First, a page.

LORAIN — The financially beleaguered Lorain County Health & Dentistry was dealt a blow Friday that may force the center to reduce services and relocate from downtown to its smaller clinic on the southern edge of town.
The center at 1600 Livingston Ave. had been banking on a $650,000 federal grant, which would have more than made up for the $600,000 in annual support that Community Health Partners discontinued last year in the wake of its own financial problems.
The U.S. Department of Health and Human Resources notified the center this week that its grant application was denied.
Stephanie Wiersma, the clinic’s executive director, said Friday that about 300 community health centers in the nation applied for the federal funds, but only 86 grants were available.
“While not being selected is a reflection of limited dollars and not need or quality of operation, this is still deeply troubling,” Wiersma said.
The clinic’s Board of Directors will meet Monday night to discuss what measures it can take to keep the center viable.
The clinic most likely will have to limit the number of uninsured medical and dental patients it treats, reduce its medical services and ration dental care if other funding sources are not found, Wiersma said.
Other cost-cutting measures may include closing the clinic’s main facility on Livingston Avenue and consolidating remaining services in the clinic’s smaller facility on Grove Avenue, Wiersma said.
“Those who are uninsured will feel it first,” she said. “I can’t imagine a community as closeknit and caring as ours with so much demonstrated need not coming together to assure that affordable primary health continues to be available to the underserved in Lorain County.”
She hopes that local leaders will help address the problem and find local funding.
“Every day I see the faces of those we serve, and I can’t fathom turning them away,” Wiersma said. “These people are our working poor. They are our neighbors. They need and deserve our care. We are praying that this crisis will bring about a miracle in Lorain County.”
The clinic’s annual budget is $3.8 million. In 2006, the center provided more than $600,000 in uncompensated, uninsured care, Wiersma said.
“I don’t see how we can maintain that level of current uninsured care. That’s the kind of decision making we’ll be looking at with the board,” Wiersma said.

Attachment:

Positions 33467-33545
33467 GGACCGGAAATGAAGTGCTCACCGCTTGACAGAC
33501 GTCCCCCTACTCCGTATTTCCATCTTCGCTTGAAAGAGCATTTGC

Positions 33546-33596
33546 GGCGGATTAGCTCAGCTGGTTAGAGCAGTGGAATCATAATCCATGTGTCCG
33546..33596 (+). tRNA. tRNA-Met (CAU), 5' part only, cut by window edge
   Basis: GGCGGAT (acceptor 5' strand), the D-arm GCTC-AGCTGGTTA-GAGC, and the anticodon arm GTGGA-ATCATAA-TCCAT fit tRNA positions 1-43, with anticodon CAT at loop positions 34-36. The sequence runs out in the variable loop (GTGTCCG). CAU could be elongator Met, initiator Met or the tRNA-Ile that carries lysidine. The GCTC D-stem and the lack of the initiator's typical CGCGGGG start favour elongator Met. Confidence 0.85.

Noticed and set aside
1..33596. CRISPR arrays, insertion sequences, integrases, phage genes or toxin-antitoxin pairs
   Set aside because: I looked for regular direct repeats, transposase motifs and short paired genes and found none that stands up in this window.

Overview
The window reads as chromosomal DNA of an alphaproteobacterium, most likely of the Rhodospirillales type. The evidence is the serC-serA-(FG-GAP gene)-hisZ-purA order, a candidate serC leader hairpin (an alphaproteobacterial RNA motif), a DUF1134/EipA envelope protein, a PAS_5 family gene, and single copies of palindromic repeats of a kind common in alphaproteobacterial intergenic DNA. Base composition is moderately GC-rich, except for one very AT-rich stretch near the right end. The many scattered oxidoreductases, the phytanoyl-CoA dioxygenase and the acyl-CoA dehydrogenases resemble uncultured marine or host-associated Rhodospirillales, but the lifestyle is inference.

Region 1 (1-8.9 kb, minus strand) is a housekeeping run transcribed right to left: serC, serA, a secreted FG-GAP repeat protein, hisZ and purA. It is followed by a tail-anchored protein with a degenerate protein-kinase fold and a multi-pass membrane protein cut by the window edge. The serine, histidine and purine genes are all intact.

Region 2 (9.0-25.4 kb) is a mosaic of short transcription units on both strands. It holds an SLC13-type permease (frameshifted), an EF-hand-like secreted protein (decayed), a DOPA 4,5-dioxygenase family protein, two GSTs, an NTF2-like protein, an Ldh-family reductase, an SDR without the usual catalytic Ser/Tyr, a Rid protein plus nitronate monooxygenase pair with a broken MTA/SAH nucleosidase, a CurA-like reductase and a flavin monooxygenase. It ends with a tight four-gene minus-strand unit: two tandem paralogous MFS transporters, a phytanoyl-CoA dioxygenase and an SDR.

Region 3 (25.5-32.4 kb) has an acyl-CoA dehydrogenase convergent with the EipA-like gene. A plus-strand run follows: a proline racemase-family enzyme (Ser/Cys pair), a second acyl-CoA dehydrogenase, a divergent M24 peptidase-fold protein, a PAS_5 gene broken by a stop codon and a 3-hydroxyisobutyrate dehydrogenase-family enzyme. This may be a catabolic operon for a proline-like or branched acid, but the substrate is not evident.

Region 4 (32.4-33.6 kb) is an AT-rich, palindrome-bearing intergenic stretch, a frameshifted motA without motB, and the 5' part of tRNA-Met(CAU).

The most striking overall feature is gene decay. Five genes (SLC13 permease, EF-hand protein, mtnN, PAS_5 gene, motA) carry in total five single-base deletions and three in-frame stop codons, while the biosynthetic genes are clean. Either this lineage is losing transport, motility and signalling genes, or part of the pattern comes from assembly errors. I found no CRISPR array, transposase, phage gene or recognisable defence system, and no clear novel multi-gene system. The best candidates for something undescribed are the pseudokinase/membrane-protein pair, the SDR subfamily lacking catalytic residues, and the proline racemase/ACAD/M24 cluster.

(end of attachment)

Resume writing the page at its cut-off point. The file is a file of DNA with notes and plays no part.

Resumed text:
Of the more than 13,000 individuals treated at the center last year, about 2,500 were uninsured, she said.
CHP ended its financial support last fall as it grappled with its own problems — a $1.6 million loss by October 2006.
Kim Cooper, the chairman of the clinic’s board, said when CHP cut its funding, the clinic identified every cost saving short of denying service.
“We even went to the desperate measure of asking our patients for donations,” Cooper said.
In January, however, CHP agreed to provide the clinic with $125,000 annually if the center could find three other groups to match that amount each year.
“We were not able to secure even one grant,” Wiersma said Friday. “We raised a much smaller amount but nothing near that amount, and we don’t anticipate that coming.”
CHP also forgave a $500,000 debt and reduced the clinic’s rent from $19,000 a month to $1 a month for six months, or until June 1.
Hospital representatives and the clinic’s board members will discuss the rent at a Monday meeting.
“We anticipate their assistance is over with the rent, but we’re grateful for the time they were able to give it to us,” Wiersma said.
Jennifer Kennedy, spokeswoman for CHP, said the company’s offer to provide the matching funding still stands.
“We are hopeful they will continue to serve the community,” Kennedy said.
Wiersma said she didn’t know when the clinic would relocate to the Grove Avenue facility.
“It will be up to the board to make the decision,” she said.
Contact Bette Pearce at 329-7148 or email@example.com.